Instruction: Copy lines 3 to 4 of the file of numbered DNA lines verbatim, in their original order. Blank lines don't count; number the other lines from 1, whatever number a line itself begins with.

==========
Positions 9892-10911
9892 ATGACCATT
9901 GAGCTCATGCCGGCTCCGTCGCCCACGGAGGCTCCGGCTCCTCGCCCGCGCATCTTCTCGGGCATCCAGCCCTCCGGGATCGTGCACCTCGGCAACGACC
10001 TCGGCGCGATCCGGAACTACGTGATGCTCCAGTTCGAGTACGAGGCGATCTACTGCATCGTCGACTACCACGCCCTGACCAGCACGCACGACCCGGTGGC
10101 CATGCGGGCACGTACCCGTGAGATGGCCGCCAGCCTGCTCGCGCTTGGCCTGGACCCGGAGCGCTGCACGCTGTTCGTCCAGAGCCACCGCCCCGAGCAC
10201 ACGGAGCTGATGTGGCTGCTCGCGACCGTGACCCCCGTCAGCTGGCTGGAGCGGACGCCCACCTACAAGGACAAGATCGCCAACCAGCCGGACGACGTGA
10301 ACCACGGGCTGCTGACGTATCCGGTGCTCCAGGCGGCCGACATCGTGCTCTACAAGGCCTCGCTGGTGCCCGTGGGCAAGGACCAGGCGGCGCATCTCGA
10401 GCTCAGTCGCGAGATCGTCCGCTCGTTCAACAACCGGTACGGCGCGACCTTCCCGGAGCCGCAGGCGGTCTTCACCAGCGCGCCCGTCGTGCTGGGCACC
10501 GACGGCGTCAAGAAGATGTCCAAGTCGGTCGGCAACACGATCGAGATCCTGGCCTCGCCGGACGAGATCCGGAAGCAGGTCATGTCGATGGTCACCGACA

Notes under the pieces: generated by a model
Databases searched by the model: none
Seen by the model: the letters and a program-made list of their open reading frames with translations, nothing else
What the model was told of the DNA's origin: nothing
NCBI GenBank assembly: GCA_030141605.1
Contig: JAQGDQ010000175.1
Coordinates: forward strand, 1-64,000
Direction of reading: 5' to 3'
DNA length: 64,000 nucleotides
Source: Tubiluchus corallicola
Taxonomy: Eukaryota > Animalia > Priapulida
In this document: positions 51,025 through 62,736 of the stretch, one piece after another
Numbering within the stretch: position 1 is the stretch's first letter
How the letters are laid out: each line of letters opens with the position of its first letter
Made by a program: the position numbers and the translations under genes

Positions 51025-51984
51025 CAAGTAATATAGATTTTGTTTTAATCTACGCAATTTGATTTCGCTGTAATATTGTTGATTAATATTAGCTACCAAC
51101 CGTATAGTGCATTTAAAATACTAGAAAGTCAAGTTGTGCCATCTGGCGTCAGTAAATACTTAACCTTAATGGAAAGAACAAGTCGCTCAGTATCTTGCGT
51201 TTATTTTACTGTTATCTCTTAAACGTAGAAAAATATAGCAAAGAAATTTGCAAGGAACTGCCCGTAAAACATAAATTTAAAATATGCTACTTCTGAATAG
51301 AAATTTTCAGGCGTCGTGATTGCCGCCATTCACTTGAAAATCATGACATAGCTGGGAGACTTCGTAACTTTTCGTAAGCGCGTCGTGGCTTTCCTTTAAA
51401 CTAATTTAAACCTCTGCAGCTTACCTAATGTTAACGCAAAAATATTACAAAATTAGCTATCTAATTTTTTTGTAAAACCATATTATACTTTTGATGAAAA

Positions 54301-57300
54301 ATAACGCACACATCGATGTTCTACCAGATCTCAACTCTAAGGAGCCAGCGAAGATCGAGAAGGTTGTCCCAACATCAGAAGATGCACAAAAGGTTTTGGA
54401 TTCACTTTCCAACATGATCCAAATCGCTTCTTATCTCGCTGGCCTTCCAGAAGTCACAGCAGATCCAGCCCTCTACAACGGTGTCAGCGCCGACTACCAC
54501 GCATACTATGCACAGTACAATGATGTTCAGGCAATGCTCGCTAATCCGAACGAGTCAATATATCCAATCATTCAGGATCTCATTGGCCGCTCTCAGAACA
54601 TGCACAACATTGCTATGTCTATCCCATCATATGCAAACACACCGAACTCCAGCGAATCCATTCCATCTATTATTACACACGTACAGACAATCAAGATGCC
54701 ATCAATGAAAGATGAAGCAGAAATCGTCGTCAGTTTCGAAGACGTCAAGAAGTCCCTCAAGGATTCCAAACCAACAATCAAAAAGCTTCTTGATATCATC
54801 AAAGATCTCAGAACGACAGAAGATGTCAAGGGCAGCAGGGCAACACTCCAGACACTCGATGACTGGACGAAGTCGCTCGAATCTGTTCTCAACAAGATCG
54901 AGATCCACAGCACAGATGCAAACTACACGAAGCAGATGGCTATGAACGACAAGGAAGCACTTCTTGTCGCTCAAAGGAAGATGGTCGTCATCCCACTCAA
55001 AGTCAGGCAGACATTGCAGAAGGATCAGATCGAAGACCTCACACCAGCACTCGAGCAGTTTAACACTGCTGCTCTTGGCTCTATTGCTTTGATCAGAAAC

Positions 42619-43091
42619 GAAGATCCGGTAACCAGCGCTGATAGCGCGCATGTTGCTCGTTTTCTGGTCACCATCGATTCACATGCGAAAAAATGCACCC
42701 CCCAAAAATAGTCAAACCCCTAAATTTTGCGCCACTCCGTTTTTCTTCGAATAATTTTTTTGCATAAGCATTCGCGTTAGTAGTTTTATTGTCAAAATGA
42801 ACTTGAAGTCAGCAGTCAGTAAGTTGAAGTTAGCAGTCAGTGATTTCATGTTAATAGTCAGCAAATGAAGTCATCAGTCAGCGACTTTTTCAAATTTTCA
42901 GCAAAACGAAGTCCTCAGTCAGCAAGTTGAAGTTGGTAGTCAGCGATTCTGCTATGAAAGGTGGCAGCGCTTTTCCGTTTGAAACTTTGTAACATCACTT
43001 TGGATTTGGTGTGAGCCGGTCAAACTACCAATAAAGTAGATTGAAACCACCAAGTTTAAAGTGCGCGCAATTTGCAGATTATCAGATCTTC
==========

9901 GAGCTCATGCCGGCTCCGTCGCCCACGGAGGCTCCGGCTCCTCGCCCGCGCATCTTCTCGGGCATCCAGCCCTCCGGGATCGTGCACCTCGGCAACGACC
10001 TCGGCGCGATCCGGAACTACGTGATGCTCCAGTTCGAGTACGAGGCGATCTACTGCATCGTCGACTACCACGCCCTGACCAGCACGCACGACCCGGTGGC